Michigan has a rich history of immigrant settlements. As a result, it also has quite a few small towns steeped in culture from places such as Holland, Germany, and Finland, to name a few. The Old Dutch attractions found in Holland, Michigan are always fun and family-friendly. Explore Nelis’ Dutch Village for hands-on learning and the Windmill Island Gardens to climb to the top of DeZwaan, the only authentic Dutch windmill operating in the U.S. The highlight of Holland’s Dutch celebration begins in early May at the Tulip Time Festival, where you’ll find parades, concerts, Dutch food, dancing, and tons of cultural displays through town. Frankenmuth is Michigan’s “Little Bavaria” and is the most popular place to visit in the state, despite its small size. Celebrate Bavarian culture at one of the several festivals held in the town throughout the year or discover delicious German foods at one of their many restaurants.
Getting hungry? Here are more restaurants in Frankenmuth.
4. Just dune it!
With all the water in Michigan, you’ll find a beautiful assortment of beaches and dunes in which to bury your toes and build sand castles while you admire your view of the lake. Voted the “Most Beautiful Place in America” by Good Morning America, the Sleeping Bear Dunes National Lakeshore includes a breathtaking 64-mile curve of beaches, coves, islands, and dunes worthy of exploration. Visit Michigan’s #1 state park, Grand Haven State Park, to take in the beach that was voted one of the “best secret beaches on earth” by Travel & Leisure Magazine in 2012. While you’re there, be sure to visit the unique Musical Fountain. Near Sawyer, Michigan, Warren Dunes State Park provides another beautiful stretch of sand dunes that rise 260 feet above the lake for hiking or settling in to relax at the water’s edge.
3. Go wild in the Upper Peninsula!
Many Americans don’t realize that the state of Michigan is divided into two parts where the Mackinac Bridge connects the Lower Peninsula to the Upper Peninsula (U.P.). Though the U.P. has nearly 1/3 of the land of Michigan, just 3% of the population lives here. What that means for locals and visitors is mile after mile of unspoiled natural beauty! Wilderness, secluded beaches, amazing rock formations, animal encounters, and over 324 waterfalls make the U.P. a natural playground for bikers, hikers, snowmobilers, geocachers, bird-watchers, and other lovers of the outdoors. The U.P. is also one of the few places in the lower 49 states where you have a good chance of viewing the Aurora Borealis (“Northern Lights”) if you don’t mind staying up late! The hub of the U.P. resides in the family-friendly town of Marquette, which is not only a beautiful port town on Lake Superior with numerous summer festivals, parks, restaurants, and the U.P.’s only children’s museum, it is the perfect launching point for exploration of the “wild side” of Michigan!
2. Go back in time!
Mackinac Island is one of those “must see” unique locations that should be on every family’s bucket list for Michigan. Take a 30-minute ferry to the island from either Mackinac City on the south side of the Mackinac Bridge or St. Ignace in the U.P. and prepare to travel back in time as you explore the island by horse-drawn carriage, bicycle, or on foot, as there are no cars allowed on the island! Historic Fort Mackinac allows visitors to experience the uniquely austere conditions the fort’s soldiers and families experienced in the 1800′s, all from an amazing hillside vista that peers out over Lakes Michigan and Huron. Of course, no trip to Mackinac Island is complete without enjoying their iconic, freshly-made fudge! Make it a day trip or, better yet, overnight at one of the island’s historic hotels or B&B’s to fully experience its rich history.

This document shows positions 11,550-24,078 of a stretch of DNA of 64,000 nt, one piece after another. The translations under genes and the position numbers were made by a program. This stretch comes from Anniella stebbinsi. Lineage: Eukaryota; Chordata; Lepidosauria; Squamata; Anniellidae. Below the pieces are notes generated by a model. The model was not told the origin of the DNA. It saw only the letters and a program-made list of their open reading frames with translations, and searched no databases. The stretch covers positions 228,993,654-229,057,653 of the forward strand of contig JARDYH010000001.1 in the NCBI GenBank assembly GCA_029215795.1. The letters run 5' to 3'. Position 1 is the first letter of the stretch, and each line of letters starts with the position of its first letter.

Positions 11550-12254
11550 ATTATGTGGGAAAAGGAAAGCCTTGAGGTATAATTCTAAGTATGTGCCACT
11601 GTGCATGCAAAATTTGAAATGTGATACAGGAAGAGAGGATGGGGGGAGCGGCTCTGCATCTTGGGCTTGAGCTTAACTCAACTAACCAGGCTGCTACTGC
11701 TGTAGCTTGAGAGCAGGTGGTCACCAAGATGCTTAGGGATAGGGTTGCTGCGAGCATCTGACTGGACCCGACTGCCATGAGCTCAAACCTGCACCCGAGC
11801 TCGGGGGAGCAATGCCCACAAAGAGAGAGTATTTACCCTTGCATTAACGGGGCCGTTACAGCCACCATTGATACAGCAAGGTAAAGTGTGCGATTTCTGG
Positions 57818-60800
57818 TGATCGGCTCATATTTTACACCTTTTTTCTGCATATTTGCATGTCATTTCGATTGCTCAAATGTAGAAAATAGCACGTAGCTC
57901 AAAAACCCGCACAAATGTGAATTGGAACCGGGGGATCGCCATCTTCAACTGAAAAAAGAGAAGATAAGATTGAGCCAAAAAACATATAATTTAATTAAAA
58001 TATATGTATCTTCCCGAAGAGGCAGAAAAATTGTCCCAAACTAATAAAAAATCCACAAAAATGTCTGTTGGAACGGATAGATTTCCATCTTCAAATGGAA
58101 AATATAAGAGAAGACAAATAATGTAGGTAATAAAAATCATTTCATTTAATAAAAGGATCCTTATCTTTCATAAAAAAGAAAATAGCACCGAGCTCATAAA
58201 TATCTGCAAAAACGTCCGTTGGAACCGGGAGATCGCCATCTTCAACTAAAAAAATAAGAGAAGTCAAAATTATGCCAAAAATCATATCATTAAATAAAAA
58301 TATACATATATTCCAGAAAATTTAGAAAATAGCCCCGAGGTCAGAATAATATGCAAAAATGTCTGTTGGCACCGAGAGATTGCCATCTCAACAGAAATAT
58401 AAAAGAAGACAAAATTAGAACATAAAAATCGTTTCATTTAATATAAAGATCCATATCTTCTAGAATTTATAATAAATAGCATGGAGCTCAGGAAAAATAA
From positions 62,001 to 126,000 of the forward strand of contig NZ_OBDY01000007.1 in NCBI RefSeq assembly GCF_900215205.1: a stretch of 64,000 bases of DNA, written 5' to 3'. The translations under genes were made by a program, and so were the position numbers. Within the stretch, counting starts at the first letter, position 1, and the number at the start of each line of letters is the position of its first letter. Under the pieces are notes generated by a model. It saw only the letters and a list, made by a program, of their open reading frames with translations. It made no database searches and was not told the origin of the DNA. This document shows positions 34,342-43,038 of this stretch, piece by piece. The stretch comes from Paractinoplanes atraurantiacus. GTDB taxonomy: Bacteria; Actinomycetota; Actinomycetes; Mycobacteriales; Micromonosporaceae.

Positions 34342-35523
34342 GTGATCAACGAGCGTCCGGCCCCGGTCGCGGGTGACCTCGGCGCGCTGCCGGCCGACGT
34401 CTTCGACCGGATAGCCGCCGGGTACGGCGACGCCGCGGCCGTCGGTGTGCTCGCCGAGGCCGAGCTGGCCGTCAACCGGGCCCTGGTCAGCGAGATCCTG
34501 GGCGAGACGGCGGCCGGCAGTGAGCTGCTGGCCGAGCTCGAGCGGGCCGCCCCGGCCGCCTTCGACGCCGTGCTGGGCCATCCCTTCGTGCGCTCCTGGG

1. Jump in a lake!
There’s a good reason why Michigan is called the “Great Lakes State” – lakes are unavoidable with shoreline on four of the Great Lakes (Erie, Huron, Michigan and Superior) and thousands of other inland lakes scattered throughout the state. So, do as the locals and dive right in!
Take a glass-bottom boat tour to discover the shipwrecks in Lake Superior near Munising, and view the breathtaking rock formations at Pictured Rocks National Lakeshore and Grand Island. Not too far away, you can learn more about lost vessels and other Great Lakes shipwrecks, such as the Edmund Fitzgerald, at the Great Lakes Shipwreck Museum on Whitefish Point. A bit further to the east, the Soo Locks are a fascinating mechanical wonder that can be explored from boat or from land in Sault Ste. Marie. How about a submarine? The U.S.S. Silversides, moored near Muskegon, is a place where kids and families can learn about World War II and submarine life through hands-on experience. Visit the Michigan Maritime Museum in South Haven and plan a pirate adventure on the sloop Friends Good Will, a replica of the only Tall Ship to sail the Great Lakes. It is a state-of-the-art, interactive, floating classroom! Similarly, the Appledore Tall Ships provide public sails and dinner cruises from Bay City, near Saginaw, and the Tall Ship Manitou does the same from Traverse City. As you can see, there is no limit to the adventure, learning, and family fun to be had on and around Michigan’s lakes!
We’re dying to know – what’s your favorite way to spend time on the water? Share the scoop.
Many thanks to the Marquette County CVB for sponsoring this Top Ten Article!
Located in the Upper Peninsula of Michigan, Marquette is the ideal stomping grounds for those looking for adventure or for those looking for a tamer experience. No matter what your idea of fun is, Marquette is the perfect year-round destination. From kid-friendly winter activities of tubing, downhill and cross-country skiing, to classic summer fun of pristine beach-going, biking, and hiking, Marquette is an ideal first stop and launching-point to the greater U.P!